Paule Vezelay (1892-1984)

Paule Vézelay was born in England in 1892, but by the 1930s she had become an active member of the Parisian avant-garde after moving to France and adopting the name Paule Vézelay. She lived for several years with the Surrealist artist André Masson, and mixed with many of the most significant artists of pre-war Paris including Kandinsky, Miro, Mondrian, and her great friends Jean Arp and his wife Sophie Tauber-Arp. Her work is represented in museums and public collections in Britain and abroad including Tate; the British Museum; the Imperial War Museum; the National Portrait Gallery, London; the Victoria and Albert Museum; the Ashmolean Museum, Oxford; the Kunst Museum, Basel; the Australian National Gallery; and the Arts Council of Great Britain.

Vézelay was invited to join the group Abstraction-Création in 1934 and exhibited in several significant pioneering exhibitions of non-figurative art in France, Italy and Holland. As her friend the British artist Paul Nash wrote in 1936, Vézelay ‘contributed steadily to the modern movement.’ Her early work was figurative, but apart from her Surrealist-inspired works from the 1930s and her wartime drawings, she became the first British artist to commit herself totally to the abstract movement.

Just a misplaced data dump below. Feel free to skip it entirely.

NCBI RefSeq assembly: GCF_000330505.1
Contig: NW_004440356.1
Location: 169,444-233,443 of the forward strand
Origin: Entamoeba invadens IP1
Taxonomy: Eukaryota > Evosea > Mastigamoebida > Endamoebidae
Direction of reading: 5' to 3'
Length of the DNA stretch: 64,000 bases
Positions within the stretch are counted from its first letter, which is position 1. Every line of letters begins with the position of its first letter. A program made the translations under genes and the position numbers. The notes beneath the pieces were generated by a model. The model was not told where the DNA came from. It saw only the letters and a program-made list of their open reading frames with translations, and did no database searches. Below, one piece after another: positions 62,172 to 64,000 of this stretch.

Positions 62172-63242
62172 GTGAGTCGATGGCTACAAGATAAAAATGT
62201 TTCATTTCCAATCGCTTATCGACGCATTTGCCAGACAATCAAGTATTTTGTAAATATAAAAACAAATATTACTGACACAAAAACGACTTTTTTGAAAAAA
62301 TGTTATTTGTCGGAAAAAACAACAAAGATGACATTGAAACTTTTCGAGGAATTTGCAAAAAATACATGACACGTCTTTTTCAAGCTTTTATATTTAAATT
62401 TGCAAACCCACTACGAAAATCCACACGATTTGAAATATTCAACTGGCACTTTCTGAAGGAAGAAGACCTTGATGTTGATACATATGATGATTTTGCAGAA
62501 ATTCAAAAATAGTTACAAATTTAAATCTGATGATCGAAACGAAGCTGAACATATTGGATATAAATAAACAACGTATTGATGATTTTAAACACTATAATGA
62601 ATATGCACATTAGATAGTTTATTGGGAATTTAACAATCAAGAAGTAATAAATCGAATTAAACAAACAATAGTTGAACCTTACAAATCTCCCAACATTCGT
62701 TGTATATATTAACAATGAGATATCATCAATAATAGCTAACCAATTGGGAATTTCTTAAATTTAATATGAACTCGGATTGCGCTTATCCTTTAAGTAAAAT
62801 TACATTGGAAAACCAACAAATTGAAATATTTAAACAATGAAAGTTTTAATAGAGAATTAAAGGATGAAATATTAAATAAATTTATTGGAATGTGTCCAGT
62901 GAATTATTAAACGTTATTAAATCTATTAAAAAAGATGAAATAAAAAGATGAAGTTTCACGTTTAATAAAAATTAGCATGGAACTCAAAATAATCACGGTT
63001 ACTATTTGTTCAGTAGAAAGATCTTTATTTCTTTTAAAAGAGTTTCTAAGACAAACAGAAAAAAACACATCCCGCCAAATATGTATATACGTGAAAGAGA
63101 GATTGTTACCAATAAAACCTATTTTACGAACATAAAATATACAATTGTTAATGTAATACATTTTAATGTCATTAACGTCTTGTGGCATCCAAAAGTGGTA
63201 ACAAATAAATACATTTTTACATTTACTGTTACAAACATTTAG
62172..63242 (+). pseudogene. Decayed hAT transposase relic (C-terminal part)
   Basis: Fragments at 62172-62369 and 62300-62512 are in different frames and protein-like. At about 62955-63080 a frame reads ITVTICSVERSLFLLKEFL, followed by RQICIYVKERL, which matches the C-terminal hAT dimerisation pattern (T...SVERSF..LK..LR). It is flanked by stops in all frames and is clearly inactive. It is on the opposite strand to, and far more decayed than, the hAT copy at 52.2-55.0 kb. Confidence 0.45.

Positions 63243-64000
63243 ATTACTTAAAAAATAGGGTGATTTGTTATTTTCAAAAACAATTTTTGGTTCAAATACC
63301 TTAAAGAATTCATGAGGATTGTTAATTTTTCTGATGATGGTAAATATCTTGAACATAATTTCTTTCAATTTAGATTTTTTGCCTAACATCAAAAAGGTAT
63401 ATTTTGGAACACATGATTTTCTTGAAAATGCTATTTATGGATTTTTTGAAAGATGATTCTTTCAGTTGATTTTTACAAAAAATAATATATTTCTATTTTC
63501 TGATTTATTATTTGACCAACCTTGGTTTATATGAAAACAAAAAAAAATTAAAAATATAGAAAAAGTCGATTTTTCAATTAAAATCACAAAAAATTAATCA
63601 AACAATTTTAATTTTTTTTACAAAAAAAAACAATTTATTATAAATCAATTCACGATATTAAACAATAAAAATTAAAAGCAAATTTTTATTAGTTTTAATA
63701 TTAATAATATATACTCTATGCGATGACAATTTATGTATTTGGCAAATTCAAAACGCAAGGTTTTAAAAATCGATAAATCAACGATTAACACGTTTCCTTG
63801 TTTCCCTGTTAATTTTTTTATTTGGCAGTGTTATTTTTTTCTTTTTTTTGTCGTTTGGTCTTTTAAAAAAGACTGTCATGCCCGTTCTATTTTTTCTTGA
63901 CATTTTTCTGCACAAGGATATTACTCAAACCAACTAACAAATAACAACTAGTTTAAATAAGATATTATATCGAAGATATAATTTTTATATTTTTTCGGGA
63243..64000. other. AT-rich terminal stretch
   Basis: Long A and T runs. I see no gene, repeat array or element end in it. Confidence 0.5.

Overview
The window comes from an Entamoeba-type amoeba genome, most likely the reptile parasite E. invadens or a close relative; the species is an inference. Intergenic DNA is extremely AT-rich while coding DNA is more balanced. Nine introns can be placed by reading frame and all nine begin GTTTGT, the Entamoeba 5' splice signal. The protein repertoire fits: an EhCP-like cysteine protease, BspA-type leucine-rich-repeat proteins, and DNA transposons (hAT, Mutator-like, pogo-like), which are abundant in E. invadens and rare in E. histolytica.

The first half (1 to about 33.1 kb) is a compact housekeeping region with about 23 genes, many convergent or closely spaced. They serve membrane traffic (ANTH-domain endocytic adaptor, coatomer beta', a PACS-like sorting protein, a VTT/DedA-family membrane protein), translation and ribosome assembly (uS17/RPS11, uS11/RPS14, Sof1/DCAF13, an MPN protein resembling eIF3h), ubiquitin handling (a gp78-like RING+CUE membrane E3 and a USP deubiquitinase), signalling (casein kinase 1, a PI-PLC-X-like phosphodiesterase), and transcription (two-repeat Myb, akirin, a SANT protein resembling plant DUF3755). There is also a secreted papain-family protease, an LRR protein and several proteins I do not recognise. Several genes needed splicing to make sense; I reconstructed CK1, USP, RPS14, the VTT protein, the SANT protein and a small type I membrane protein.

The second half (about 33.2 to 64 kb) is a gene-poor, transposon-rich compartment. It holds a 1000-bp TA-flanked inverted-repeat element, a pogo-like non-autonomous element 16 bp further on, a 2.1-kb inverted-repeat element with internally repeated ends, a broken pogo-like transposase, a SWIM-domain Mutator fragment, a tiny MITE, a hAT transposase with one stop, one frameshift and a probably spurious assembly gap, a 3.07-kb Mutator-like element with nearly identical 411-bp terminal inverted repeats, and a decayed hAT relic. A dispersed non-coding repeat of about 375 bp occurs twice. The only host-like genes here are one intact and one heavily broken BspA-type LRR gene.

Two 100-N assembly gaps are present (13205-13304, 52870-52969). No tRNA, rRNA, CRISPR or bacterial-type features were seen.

In 1939 Vézelay returned to England, but continued to exhibit regularly in France after the war. In England, she almost disappeared from public view until the Tate Gallery retrospective exhibition of her work in 1983. Her reputation as ‘an innovator in non-figurative art’ had been noted by the critic William Lipke in 1965, and her series of thread and wire constructions, the Lines in Space that she began in 1935, had already been acknowledged as ‘a completely original and independent conception’. Lipke wrote that 'the current interest in British art of the Thirties has revealed to the public the work of lesser known artists of the time whose innovations were as startling as those of Henry Moore and Ben Nicholson… Madame Paule Vézelay is an excellent case in point.'

England & Co have represented the Estate of Paule Vézelay since 1988, and have held several exhibitions of her work, most recently in May 2007 with an exhibition of Paule Vézelay and some of the artists from her circle, such as André Masson and Jean Arp. A 2004 retrospective encompassed early figurative pictures of circus, theatre and concert scenes; works exploring Surrealism; early abstract studies; major abstract paintings of the 1930s to 1960s; textile designs; and the constructions, pastels and paintings of her mature abstract style. In The Dictionary of Abstract Painting, Michel Seuphor wrote that ‘few artists illustrate as well as Paule Vézelay the many-sidedness of art. She has practised painting, sculpture, collages, compositions with stretched strings, drawings, engraving. Her work has a discreet charm and elegant purity.’

See all works by Paule Vezelay